Unpaid salaries despite 44 labour laws
Last week, Shailesh Singh, 45, jumped off the parapet of his residential apartment in Mumbai and committed suicide. Singh, suffering from cancer, was an employee of Jet Airways. He had not been paid his salary for months. Like Singh, over 16,000 employees have not been paid their salaries. It is estimated that the airline owes its employees more than Rs 450 crore in dues. The employees, struggling to run homes, educate children, pay home loan EMIs are now faced with a new challenge —they must pay medical bills from their own pocket as the airline has not paid the premium for the group medical policy employees were covered by.
The Jet Airways saga is a tragic sequel of what happened when Kingfisher Airlines was grounded. Over 3,000 employees were left high and dry by the company. In a letter to the prime minister, the employees stated that the airline owed them salary, gratuity as also compensation, and sought his intervention. The employees, who were unable to access their PF (Provident Fund), thanks to the mess of litigation, were faced with notices of income tax unpaid by Vijay Mallya.
Earlier this month, around 100 workers at the ongoing Pune metro project, MahaMetro, went on strike over unpaid dues of five months. Often protesters get only part of the payment, an unsecure promise and face the risk of being issued pink slips. In far off Ethiopia, Indian employees of the shadow bank IL&FS, which went bust following shady deals, were held hostage by locals who had not been paid wages since November.
The bitter irony is that the narrative on labour reforms, in political and policy discourse, has been about the Industrial Disputes Act— about hiring and firing. And for decades now political parties have shied away from instituting reforms in labour laws under the guise of protecting workers’ interests. Fact is the landscape is littered with cases of abject failure of the laws, rules and regulations in protecting the rights of the employees. Employees with small and large enterprises are forced to fend for themselves amidst systemic failure in the absence of real-time redressal mechanisms.
India’s labour laws stem from the promises made on dignity of labour and safeguarding of interests articulated in the Constitution (Articles 16, 19, 23 and 24) and in the Directive Principles of State Policy (Articles 39, 41, 42, 43, 43A and 54)—the intent is, however, failed by the antiquity of the law and inadequacy of institutional framework. There are a total of 44 Central laws covering issues of employee interests and industrial matters. Just on wages and emoluments there are four Central laws—the Equal Remuneration Act, 1976, the Minimum Wages Act, 1948, the Payment of Bonus Act, 1965 and the Payment of Wages Act, 1936.
The Payment of Wages Act was born to address exactly the situation that employees are facing—to regulate and ensure payment of emoluments. In 1926, the Government of India asked local governments about the delays in payment of wages to employees. The investigations culminated in the appointment of the Royal Commission of Labour in 1929.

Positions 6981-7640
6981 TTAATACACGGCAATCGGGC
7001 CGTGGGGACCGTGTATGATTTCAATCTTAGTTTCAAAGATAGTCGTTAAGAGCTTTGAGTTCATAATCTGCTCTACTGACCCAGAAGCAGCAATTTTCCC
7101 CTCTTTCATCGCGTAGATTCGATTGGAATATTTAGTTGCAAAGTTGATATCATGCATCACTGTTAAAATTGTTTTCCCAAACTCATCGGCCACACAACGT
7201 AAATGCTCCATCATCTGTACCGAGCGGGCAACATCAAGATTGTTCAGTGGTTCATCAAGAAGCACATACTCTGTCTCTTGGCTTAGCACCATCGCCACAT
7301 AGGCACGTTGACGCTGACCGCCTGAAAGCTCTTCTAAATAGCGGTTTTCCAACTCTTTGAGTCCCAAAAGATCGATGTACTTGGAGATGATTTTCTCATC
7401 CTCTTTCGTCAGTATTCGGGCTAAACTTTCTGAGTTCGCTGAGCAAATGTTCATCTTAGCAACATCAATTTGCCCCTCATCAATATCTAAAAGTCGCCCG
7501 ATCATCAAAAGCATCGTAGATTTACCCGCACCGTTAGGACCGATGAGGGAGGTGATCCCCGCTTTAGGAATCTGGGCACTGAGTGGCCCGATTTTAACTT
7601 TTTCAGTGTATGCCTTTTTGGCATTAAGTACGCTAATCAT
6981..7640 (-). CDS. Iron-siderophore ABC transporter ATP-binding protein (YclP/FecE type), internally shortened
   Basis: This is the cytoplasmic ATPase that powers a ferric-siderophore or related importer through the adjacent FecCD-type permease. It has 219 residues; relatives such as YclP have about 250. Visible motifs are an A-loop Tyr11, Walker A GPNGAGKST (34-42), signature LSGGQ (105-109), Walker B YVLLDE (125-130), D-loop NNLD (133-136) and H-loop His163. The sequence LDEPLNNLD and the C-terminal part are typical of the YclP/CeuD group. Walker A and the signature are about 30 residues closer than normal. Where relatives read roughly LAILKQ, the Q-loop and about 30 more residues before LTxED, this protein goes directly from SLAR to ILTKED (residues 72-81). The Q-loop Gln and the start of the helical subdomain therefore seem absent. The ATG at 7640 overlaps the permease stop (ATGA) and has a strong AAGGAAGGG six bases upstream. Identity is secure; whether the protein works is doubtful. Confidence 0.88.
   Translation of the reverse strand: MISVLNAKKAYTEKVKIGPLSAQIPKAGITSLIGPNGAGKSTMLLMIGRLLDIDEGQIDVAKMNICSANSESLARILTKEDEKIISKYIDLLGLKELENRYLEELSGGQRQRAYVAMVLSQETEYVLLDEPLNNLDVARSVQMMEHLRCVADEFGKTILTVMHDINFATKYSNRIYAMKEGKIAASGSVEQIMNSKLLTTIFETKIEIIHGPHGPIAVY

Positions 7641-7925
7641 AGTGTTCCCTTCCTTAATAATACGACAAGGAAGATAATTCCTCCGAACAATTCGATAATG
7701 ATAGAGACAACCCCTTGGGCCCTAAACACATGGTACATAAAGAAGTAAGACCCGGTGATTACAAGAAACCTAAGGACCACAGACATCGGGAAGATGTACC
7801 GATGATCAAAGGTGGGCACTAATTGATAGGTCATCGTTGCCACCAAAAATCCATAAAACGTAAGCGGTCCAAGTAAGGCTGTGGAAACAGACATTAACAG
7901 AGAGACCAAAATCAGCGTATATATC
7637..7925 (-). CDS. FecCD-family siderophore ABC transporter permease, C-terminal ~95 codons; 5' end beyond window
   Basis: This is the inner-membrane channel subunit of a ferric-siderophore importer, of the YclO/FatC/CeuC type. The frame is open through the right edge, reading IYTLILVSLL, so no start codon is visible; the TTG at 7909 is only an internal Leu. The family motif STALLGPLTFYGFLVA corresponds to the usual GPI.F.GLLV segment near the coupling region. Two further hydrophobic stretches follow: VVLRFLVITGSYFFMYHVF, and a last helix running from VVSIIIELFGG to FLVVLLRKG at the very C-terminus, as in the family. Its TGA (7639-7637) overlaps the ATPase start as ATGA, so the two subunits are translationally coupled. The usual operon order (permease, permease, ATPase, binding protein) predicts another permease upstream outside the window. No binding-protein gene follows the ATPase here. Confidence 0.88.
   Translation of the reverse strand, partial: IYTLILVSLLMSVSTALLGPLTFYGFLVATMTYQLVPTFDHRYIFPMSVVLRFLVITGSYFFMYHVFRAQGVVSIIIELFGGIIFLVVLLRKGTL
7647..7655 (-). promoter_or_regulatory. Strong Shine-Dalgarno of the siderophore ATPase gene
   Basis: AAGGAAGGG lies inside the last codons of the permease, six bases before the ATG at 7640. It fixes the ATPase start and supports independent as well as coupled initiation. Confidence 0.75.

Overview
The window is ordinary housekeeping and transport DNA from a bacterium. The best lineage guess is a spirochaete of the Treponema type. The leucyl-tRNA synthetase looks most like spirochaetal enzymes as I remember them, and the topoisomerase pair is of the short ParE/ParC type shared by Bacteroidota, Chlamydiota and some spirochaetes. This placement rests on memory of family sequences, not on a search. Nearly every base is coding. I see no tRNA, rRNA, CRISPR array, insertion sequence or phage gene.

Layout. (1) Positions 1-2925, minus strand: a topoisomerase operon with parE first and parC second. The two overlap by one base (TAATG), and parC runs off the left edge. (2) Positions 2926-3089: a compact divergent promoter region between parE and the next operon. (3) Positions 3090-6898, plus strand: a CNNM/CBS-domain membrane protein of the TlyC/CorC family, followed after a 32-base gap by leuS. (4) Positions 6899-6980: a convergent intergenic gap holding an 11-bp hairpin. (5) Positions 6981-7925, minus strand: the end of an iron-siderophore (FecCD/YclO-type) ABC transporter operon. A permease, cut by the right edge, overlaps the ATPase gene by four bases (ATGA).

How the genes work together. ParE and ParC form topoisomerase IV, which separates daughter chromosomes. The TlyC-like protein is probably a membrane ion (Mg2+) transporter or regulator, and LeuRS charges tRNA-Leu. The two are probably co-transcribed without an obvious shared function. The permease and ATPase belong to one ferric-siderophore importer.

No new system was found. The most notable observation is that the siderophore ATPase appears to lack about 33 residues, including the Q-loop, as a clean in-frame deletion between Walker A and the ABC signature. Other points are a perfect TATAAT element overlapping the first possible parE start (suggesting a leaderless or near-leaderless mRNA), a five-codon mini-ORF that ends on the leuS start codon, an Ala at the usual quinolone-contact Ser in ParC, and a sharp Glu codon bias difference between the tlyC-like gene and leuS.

The Payment of Wages Act was drafted and passed in 1935 and received assent on April 23, 1936. Over 83 years later, notwithstanding a plethora of rules, regulations and amendments to the statute, and a series of commissions, employers are able to leave employees high and dry. And what is the penalty for non-payment of wages? It is possible for the employer to get away with a fine—of Rs 1,500, which may extend to Rs 7,500.
What can the employee do? The employee can approach the labour commissioner and file a case under Section 33C of the Industrial Disputes Act if the salary is under Rs 18,000—those with higher salaries or on contract can approach a civil court. The process itself is not easy—not for someone struggling to make ends meet—and is time-consuming.
Consider the queue of cases just in the Central Government Industrial Tribunal—every year, over 13,500 cases are listed. Between 2013-14 and 2017-18, over 67,700 cases of industrial dispute were filed at the CGIT. The Insolvency and Bankruptcy Code is another route.
Employees have had to take their employers to the NCLT, initiating bankruptcy proceedings to recover salaries. That queue is not short either—as of December 2018, there are over 15,040 cases before the NCLT. If the company goes into liquidation, the employee has a prior claim, but must queue up with other creditors.
It cannot be the case that the government cannot corral the resources of sick enterprises like Jet Airways and Kingfisher to pay outstanding dues. The government has claimed that the assets seized from Vijay Mallya are nearly twice the value of the default. Mallya has claimed that Rs 1,280 crore deposited in 2013 with Karnataka High Court is earning interest and could be used.
Bankers dealing with Jet Airways cite a cache of Rs 450 crore in a private subsidiary—perhaps the money Naresh Goyal offered to bring in. Similarly, companies in the debt recovery process or under liquidation have assets that can be monetised to pay up. Why must this be so? It is time the narrative of labour reforms is recast. The terms of engagement require delineation of rights and obligations, and a balance of social security and economic productivity. A $2.8 trillion economy, the world’s largest democracy, can surely do better.
Author of Aadhaar: A Biometric
History of India’s 12 Digit Revolution, and Accidental India